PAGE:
Use this URL to cite or link to this record in EThOS: https://ethos.bl.uk/OrderDetails.do?uin=uk.bl.ethos.740371
Title: Remote sensing measurements of the atmospheric boundary layer : development of a nocturnal boundary layer temperature LiDAR
Author: Holloway, Simon
Awarding Body: University of Manchester
Current Institution: University of Manchester
Date of Award: 2018
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Abstract:
A LiDAR instrument to monitor the evolution of the urban boundary layer capping inversion over Manchester has been developed from a previous instrument. This LiDAR uses a frequency-tripled Nd:YAG laser, operating at low pulse energy but high repetition frequency. Rotational Raman scattering of this laser light is parsed into two channels by narrowband interference filters, before detection by photomultiplier tubes operating in photon-counting mode. The receiving telescope was refocused to operate in the boundary layer, and an interference filter was replaced following modelling work. The calibrations of this instrument use locally-launched sondes to determine corrections due to operating in the near-field region of the receiving telescope. The LiDAR receiver was thoroughly calibrated under laboratory conditions to construct a lookup table. Locally-launched sondes were used to correct for mirror shading by instrument components, as well as constrain the overlap function of the BLT. A temperature resolution of better than 0.4K arising from Poisson noise was achieved for data collected for the mean temperature profile measured over the course of a night, with temperature inversions being identifiable down to a height of 500m. A total temperature error of less than 3K was achieved by taking the whole-night mean, which is significantly less than the size of the smallest identified temperature inversion (7.6±2K). The LiDAR instrument data was compared with locally-launched sondes to validate the collected data, agreeing with the sonde measurements to within the uncertainty of the instrument. A WRF model temperature output was compared to both the BLT and sonde data and found to poorly capture the boundary layer temperature profile. The inversion strength was always underestimated by several K, and when the inversion height is below 300m the model underestimates the inversion height by 100-500m.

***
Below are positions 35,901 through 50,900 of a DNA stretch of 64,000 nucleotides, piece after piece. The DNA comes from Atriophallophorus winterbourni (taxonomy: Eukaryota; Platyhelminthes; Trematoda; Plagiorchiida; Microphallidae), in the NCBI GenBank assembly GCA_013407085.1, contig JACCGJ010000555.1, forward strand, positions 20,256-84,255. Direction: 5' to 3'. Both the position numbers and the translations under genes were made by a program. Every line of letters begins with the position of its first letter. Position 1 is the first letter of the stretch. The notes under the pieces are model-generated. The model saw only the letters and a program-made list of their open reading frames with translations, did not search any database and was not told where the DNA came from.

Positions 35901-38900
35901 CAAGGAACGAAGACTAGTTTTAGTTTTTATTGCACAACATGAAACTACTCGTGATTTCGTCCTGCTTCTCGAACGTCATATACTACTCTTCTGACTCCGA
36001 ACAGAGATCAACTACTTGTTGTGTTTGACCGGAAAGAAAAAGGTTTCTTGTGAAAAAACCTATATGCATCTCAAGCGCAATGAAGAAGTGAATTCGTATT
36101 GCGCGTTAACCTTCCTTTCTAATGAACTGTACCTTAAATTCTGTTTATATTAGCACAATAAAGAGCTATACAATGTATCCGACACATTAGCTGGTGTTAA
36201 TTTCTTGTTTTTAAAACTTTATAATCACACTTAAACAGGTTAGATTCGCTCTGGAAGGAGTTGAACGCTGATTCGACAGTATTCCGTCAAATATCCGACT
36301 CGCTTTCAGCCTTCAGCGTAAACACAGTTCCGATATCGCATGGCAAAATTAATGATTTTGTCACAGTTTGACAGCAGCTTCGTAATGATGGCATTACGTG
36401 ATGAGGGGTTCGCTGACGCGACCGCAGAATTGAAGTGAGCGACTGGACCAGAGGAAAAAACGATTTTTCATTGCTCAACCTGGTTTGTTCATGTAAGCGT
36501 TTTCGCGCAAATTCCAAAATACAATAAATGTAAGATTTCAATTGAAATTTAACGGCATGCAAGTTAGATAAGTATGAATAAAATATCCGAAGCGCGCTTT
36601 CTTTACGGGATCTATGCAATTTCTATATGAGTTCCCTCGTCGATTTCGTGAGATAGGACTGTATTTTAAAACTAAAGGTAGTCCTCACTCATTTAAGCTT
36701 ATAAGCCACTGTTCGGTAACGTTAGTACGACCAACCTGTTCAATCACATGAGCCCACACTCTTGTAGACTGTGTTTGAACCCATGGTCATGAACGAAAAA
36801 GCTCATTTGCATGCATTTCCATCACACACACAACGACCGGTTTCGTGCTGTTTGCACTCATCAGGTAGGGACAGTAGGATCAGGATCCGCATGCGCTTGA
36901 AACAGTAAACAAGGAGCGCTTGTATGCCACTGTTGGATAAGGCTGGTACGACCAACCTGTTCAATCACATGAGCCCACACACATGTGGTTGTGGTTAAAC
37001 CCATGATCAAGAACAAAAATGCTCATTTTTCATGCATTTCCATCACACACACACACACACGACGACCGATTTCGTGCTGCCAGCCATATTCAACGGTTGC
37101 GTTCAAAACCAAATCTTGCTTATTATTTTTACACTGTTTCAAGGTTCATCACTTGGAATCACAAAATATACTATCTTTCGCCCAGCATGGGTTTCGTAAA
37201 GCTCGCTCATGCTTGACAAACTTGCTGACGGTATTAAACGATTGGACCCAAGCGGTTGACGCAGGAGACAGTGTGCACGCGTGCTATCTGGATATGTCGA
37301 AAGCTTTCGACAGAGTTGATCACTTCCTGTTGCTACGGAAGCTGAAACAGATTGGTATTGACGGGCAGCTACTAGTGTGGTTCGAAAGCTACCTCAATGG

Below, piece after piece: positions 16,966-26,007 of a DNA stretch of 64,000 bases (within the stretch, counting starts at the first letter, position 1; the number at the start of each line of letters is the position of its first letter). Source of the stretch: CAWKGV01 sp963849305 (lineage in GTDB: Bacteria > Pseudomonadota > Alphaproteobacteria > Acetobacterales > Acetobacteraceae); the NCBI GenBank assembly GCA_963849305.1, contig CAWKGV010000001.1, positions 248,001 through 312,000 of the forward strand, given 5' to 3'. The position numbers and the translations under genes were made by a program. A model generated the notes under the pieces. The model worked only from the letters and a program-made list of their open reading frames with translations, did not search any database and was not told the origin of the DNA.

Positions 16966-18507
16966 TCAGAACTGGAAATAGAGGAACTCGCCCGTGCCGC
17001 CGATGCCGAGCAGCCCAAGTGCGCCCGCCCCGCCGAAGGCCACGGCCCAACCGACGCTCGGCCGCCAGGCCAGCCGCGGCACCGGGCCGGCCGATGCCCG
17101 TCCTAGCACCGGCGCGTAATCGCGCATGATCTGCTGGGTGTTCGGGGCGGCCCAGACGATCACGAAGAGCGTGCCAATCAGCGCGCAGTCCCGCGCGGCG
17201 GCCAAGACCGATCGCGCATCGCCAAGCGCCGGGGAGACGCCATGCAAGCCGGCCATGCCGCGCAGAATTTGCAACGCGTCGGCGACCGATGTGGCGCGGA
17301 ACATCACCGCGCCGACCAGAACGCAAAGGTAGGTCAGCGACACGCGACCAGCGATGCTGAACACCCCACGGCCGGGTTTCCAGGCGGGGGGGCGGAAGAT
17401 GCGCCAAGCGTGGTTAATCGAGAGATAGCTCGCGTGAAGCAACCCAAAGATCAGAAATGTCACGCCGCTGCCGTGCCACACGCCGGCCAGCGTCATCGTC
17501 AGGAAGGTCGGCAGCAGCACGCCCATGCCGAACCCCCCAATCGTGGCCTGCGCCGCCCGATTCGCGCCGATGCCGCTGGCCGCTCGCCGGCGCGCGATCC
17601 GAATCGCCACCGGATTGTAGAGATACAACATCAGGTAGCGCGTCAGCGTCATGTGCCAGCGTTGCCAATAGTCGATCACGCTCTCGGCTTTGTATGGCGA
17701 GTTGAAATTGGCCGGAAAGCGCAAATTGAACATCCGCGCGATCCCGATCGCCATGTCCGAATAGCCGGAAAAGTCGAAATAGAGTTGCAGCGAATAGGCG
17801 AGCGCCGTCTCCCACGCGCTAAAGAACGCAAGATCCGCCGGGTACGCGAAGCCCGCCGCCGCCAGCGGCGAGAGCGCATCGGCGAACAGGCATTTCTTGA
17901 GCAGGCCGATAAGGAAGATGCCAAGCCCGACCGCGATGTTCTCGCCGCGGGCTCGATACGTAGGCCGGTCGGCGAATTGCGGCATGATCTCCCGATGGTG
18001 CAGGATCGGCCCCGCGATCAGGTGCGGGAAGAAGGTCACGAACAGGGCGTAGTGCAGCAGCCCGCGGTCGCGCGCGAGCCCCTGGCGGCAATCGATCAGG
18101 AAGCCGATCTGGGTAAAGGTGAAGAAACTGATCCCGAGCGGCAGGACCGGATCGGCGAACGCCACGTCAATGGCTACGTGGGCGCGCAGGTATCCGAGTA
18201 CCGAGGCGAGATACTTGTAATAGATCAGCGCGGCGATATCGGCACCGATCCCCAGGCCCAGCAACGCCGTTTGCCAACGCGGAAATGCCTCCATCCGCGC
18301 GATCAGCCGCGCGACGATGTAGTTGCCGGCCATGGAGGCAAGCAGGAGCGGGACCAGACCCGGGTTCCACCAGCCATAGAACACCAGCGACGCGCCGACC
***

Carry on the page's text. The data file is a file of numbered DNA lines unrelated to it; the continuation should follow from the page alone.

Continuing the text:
Supervisor: Vaughan, Geraint ; Ricketts, Hugo Sponsor: Not available
Qualification Name: Thesis (Ph.D.) Qualification Level: Doctoral
EThOS ID: uk.bl.ethos.740371  DOI: Not available
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